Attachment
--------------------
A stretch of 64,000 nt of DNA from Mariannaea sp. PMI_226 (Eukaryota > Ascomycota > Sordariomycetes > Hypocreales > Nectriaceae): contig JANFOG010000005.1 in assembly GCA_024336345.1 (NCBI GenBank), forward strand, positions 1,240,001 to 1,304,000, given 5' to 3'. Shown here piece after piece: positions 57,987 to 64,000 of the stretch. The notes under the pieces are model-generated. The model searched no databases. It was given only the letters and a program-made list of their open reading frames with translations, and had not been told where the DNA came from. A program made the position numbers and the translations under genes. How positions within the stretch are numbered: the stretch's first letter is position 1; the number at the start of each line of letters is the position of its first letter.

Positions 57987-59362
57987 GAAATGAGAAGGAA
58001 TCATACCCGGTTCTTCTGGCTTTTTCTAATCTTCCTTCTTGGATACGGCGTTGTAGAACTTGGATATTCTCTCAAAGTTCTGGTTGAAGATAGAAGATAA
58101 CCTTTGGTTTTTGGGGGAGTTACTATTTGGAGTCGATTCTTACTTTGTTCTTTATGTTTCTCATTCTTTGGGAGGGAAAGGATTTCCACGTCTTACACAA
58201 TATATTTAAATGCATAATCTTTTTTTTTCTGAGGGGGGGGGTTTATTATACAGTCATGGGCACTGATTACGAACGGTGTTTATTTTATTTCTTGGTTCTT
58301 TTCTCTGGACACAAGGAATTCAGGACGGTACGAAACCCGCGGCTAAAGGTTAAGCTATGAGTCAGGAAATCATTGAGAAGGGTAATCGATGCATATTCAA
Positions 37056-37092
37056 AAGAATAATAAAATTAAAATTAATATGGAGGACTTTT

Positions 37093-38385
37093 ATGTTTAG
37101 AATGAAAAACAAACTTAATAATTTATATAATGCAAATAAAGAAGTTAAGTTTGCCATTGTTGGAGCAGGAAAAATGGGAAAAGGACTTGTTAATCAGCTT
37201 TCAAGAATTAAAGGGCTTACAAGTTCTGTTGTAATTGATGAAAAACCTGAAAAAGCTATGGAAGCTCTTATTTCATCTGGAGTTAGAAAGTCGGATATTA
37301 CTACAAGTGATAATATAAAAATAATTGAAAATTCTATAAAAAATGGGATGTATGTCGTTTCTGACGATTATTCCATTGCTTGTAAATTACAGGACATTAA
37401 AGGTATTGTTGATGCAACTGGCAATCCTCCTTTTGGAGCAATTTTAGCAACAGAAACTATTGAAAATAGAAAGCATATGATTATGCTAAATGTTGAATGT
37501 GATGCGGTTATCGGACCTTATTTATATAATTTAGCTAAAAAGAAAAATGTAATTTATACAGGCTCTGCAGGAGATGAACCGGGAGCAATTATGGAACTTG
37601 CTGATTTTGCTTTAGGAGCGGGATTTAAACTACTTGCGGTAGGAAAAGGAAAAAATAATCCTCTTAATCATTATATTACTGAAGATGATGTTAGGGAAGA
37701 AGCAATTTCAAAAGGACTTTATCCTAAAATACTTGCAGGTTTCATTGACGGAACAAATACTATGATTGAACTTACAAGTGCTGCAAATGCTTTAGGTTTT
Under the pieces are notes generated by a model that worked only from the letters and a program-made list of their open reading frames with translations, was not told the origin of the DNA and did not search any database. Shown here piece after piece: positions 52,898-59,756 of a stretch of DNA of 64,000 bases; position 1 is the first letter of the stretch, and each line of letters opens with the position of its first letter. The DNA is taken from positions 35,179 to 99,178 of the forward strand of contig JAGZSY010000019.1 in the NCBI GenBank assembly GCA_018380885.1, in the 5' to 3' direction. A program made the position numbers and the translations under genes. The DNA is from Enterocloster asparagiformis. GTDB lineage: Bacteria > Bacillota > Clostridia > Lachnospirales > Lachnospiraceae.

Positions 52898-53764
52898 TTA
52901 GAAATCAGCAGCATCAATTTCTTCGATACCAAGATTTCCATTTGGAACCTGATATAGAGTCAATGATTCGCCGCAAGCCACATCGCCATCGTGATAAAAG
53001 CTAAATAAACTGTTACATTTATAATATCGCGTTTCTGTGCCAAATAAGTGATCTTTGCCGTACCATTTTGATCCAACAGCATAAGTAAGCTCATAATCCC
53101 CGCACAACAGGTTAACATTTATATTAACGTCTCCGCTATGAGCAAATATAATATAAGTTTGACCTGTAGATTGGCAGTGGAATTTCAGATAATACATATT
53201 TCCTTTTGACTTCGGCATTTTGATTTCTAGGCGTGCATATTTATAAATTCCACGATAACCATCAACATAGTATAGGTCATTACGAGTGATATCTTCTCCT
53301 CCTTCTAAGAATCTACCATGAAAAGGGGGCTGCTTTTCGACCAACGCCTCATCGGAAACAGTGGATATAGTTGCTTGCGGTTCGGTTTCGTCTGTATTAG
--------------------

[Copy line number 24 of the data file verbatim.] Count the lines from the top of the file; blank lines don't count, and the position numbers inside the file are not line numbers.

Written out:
53101 CGCACAACAGGTTAACATTTATATTAACGTCTCCGCTATGAGCAAATATAATATAAGTTTGACCTGTAGATTGGCAGTGGAATTTCAGATAATACATATT